The art of reduplication: a willy-nilly helter-skelter through dictionaries

If the Japanese declutterer Marie Kondo has her way, you would have only 30 books

The internet, by and large, does not allow you to graze around the word-meadow to the same degree as books do. Photograph: iStock

The internet, by and large, does not allow you to graze around the word-meadow to the same degree as books do. Photograph: iStock

 

With the second decade of the 21st century rapidly drawing to a close, one of the burning questions from the world of literature often asked these days is: what is the future of dictionaries and have they reached the end of their shelf life?

If the Japanese declutterer Marie Kondo has her way, you would have only 30 books. This figure is anathema to professional writers and journalists, many of whom can point to a small army of manuals which have guided them through the intricacies and nuances, as well as the pleasure and torture of the English language. They include thesauruses, encyclopaedias and works such as The Concise Oxford Dictionary, Collins, Chambers, Brewer’s Dictionary of Phrase & Fable, Fowler’s Modern English Usage, and books on allusions, antonyms, homophones, idioms and synonyms.

Possessing them is not simply a question of them sparking joy – which they do – but for most writers they are an essential part of their toolkit. A swathe of other books show how to get words in the right order, improve creativity, avoid dangling modifiers, boost eloquence and help with grammatical footwork.

Some clear up punctuation problems or mistakes that arise over “language mechanics” such as hyphens, commas and the diminutive semicolon or colon.

In a tribute to the writer Hugh Mcllvanney, who died in January 2019, an editor told of his concern over a sports report not meeting a looming deadline. The editor phoned to ask how his piece was progressing and was told by the writer that he was having a problem with his colon. When he expressed sympathy, Mcllvanney pointed out that there was nothing wrong with his long, coiled, tube-like organ that removes water from digested food, but that he was agonising over whether his final sentence should be better served by a colon or a semicolon.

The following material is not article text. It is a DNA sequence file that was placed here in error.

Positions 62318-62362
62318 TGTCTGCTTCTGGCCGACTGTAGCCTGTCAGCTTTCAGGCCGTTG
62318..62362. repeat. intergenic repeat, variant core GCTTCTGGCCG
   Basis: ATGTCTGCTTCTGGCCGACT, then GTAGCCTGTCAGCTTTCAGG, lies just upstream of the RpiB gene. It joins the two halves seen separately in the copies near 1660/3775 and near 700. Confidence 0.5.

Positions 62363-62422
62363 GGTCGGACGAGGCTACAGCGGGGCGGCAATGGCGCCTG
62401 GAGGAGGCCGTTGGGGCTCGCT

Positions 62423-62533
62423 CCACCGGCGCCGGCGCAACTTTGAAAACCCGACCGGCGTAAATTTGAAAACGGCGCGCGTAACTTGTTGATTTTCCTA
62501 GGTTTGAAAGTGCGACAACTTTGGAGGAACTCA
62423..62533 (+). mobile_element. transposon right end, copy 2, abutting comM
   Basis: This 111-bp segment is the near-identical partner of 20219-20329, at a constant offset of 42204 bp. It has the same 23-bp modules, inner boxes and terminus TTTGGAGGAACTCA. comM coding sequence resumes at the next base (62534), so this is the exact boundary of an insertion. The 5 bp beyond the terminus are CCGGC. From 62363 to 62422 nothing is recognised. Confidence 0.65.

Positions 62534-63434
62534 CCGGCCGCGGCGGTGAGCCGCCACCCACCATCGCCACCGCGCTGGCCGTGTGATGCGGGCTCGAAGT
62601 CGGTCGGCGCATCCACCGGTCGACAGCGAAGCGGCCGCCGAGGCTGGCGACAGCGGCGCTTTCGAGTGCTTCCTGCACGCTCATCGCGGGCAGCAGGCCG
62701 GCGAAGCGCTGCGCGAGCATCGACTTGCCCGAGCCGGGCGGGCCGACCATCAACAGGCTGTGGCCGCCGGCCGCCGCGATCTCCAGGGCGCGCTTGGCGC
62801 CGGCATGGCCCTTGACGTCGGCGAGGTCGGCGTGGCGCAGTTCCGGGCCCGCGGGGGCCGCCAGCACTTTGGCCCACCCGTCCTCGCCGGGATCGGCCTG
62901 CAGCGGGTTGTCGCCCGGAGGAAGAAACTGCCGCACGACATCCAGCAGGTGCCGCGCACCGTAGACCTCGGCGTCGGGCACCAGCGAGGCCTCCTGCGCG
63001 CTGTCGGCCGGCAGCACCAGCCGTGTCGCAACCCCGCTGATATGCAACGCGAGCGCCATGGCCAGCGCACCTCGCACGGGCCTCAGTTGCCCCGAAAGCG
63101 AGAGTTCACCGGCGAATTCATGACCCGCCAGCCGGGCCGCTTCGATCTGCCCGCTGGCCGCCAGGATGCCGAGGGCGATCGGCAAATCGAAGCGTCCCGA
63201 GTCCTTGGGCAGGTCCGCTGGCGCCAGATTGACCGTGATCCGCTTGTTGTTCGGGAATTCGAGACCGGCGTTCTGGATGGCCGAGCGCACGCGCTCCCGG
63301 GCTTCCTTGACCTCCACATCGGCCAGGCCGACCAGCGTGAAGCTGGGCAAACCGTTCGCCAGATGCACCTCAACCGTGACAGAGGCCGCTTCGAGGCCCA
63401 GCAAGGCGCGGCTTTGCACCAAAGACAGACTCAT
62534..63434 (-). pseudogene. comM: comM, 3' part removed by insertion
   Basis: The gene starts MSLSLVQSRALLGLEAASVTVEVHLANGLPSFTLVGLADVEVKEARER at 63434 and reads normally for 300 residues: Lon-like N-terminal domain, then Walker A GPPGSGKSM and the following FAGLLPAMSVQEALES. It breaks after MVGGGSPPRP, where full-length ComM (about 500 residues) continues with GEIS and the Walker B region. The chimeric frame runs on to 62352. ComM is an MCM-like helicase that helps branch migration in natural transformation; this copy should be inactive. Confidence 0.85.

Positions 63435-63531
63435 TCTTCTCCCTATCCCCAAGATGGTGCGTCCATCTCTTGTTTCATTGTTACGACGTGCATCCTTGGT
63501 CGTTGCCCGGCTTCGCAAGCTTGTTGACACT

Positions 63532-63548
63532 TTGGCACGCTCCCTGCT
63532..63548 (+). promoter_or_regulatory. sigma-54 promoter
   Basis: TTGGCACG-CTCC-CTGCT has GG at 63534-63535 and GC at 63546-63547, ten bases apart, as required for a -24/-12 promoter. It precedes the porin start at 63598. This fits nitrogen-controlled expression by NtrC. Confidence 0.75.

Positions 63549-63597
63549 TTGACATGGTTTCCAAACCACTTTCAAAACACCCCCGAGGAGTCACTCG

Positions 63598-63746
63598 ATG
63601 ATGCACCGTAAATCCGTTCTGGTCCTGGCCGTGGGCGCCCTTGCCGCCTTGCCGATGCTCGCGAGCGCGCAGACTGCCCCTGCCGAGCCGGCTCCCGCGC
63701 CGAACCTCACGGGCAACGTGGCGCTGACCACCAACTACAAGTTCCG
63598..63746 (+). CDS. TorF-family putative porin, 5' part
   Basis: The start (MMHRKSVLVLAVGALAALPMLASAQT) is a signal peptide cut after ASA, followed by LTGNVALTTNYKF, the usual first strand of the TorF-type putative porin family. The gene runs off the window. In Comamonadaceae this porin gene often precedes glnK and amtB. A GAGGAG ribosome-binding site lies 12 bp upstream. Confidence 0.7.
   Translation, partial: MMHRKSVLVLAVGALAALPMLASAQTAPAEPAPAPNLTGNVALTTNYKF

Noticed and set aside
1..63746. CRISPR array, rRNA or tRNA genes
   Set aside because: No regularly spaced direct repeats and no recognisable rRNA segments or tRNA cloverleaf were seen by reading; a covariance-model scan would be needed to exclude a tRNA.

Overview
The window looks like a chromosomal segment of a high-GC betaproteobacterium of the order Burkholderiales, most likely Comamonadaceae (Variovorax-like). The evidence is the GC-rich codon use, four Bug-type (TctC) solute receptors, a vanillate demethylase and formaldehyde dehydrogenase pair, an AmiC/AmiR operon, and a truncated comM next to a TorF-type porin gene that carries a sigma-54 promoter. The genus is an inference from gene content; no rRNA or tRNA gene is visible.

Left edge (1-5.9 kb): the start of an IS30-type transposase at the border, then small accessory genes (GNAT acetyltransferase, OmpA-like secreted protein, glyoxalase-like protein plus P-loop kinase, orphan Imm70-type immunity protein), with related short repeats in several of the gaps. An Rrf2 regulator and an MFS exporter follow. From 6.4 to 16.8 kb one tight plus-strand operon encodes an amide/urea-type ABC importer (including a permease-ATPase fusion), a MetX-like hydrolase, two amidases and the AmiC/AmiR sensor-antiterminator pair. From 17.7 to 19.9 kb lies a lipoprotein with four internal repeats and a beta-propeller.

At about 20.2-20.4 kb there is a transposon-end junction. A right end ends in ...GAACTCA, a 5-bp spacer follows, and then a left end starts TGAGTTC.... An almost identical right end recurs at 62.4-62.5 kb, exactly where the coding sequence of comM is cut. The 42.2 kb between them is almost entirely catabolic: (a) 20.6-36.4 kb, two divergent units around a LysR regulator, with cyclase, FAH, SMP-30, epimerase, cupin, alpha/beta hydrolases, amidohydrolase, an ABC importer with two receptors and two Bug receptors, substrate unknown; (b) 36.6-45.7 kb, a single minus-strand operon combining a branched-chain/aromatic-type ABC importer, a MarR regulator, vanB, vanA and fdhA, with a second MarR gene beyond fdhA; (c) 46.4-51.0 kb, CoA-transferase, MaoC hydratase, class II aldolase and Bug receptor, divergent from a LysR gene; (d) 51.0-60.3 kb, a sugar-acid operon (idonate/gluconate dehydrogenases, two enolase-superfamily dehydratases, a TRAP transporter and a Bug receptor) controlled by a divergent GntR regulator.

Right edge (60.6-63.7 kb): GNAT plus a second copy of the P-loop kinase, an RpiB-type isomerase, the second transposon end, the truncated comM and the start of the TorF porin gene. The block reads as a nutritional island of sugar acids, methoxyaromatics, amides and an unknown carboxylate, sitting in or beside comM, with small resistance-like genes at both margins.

Ricochet words

Although online sites throw up helpful detail they lack the serendipity of discovering arcane information which comes from a freewheeling browse through tactile pages.

The internet, by and large, does not allow you to graze around the word-meadow to the same degree.

One area in which Brewer’s is especially strong is in explaining how certain phrases with a long pedigree have come about. The technique of reduplication, the process where words are created by partial or complete repetition, is set out. This involves doubling a sound or word element which is why they are also called “ricochet” words.

Examples include dilly-dally, fuddy-duddy, razzle-dazzle and willy-nilly. And although it has been around for decades, easy-breezy (light-hearted or relaxed), has just been included in the new edition of the Oxford English Dictionary. Dipping further into this, shows that Shakespeare invoked handy-dandy (Lear to Gloucester in King Lear), hugger-mugger (Claudius to Gertrude in Hamlet) and skimble-skamble (Hotspur to Mortimer, Henry IV Part I ).

Hocus-pocus

Reduplicative words have a suggestion of jingly disorderliness and often involve an opening H sound: harum-scarum, helter-skelter, higgledy-piggledy, hodge-podge, hoity-toity, hubble-bubble and hurly-burly. The phrase used by a magician to hoodwink the audience, hocus-pocus (possibly a contraction of hoax), is thought to be a corruption of hoc est corpus meum, the Latin words said while the host is raised at the climax of the Mass. Less precise reduplicative resemblances occur in hunky-dory or walkie-talkie. Roald Dahl enjoyed using them. The “telly-telly bunkum box” is surely much more expressive than “television”. Another Dahlesque invention was the Oompa-Loompas who originally came from Loompaland and worked in Willy Wonka’s factory in exchange for chocolate. As the print incarnation of the traditional dictionary falls into decline, true littérateurs will mourn its disappearance as part of the thrill of etymological pursuit, revelling in its randomness, delighting in its diversity and enjoying the energetic power of holding it in your hand.

But these cumbersome tomes can appear as monuments to a different era. Many now reflect on the amount of time they have saved from not having to dust them, never mind putting your back out shifting them.

All the while, the savvy-clicking, clutter-free writer scrolls effortlessly through a pdf on the quest for more reduplicated phrases which are often regarded as wishy-washy or may even give some the heebie-jeebies.

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